Augustine, perhaps the most important and most widely read Father of the Church, first became preoccupied with the problem of evil in his boyhood, and this preoccupation continued throughout his life. Augustine's ideas about evil were to mark out the boundaries of the problem for those who came after him; his influence was greater and more widespread than any other early Christian thinker and is still of importance both with those who agree with him and with those who do not. Augustine's personality, so loveably and intricately revealed in his Confessions, has always made him a figure of intense interest.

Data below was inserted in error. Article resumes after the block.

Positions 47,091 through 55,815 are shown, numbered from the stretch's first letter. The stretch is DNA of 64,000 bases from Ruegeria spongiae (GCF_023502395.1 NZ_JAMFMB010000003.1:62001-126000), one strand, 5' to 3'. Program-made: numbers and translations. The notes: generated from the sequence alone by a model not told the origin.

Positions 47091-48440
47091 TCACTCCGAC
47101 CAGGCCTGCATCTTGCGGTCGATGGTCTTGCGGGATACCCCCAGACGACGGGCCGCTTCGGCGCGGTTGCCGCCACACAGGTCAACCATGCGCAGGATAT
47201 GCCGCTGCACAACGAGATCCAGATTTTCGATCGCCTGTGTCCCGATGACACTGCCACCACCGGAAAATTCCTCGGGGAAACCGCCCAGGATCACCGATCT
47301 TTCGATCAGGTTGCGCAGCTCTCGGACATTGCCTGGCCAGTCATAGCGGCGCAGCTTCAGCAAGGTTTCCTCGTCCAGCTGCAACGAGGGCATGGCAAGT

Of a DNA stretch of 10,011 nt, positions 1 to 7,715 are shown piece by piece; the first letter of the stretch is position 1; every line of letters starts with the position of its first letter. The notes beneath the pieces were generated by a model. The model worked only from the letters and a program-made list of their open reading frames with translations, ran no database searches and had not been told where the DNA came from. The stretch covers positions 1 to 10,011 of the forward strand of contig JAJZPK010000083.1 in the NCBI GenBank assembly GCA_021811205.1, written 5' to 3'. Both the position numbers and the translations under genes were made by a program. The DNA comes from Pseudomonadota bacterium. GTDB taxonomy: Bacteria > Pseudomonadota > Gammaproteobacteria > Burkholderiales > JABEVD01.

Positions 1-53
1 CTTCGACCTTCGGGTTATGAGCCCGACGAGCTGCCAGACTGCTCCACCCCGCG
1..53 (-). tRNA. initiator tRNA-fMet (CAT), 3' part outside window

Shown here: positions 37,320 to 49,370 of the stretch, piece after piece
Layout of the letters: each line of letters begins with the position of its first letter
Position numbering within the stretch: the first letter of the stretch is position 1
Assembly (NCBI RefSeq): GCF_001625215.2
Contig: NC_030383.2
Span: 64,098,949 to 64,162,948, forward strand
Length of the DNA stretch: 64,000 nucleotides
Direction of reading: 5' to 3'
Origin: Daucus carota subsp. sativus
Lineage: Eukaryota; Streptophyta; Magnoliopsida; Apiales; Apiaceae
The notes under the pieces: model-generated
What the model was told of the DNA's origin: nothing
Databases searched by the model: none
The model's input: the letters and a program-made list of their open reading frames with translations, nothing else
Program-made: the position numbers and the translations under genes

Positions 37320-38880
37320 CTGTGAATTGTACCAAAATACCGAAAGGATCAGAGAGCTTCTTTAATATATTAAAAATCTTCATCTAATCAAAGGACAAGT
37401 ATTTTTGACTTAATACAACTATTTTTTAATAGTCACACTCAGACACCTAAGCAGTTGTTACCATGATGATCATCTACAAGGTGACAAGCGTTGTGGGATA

'Evans' work has a compelling fascination for all who are prepared to think boldly, to reconstruct in their minds not just a set of facts, but the portrait of a great thinker and a great man ... Highly recommended.' Kings Theological Review 'In an excellent book, Dr G. R. Evans deals with a well-trodden topic in a firmly individual style. One great merit is that she notes the changes in Augustine's views and relates them to his changing circumstances.' The Expository Times 'A brilliant, stimulating and engagingly written volume which loses nothing of its scholarly interest by its general appeal.' Methodist Missionary Society 'Dr Evans' book can be recommended to anyone seeking a way into the Augustinian world in general ... (It) fills a notable gap in the literature.' Religious Studies 'Moves with a tight economy of argument from each huge topic to the next, and lucid elegance in exposition allows the reader to follow ... (A) distinguished book.' Journal of Theological Studies 'The author presents the most coherent analysis of Augustine's theodicy that I have seen, clearer perhaps than Augustine was able to achieve himself.' Church History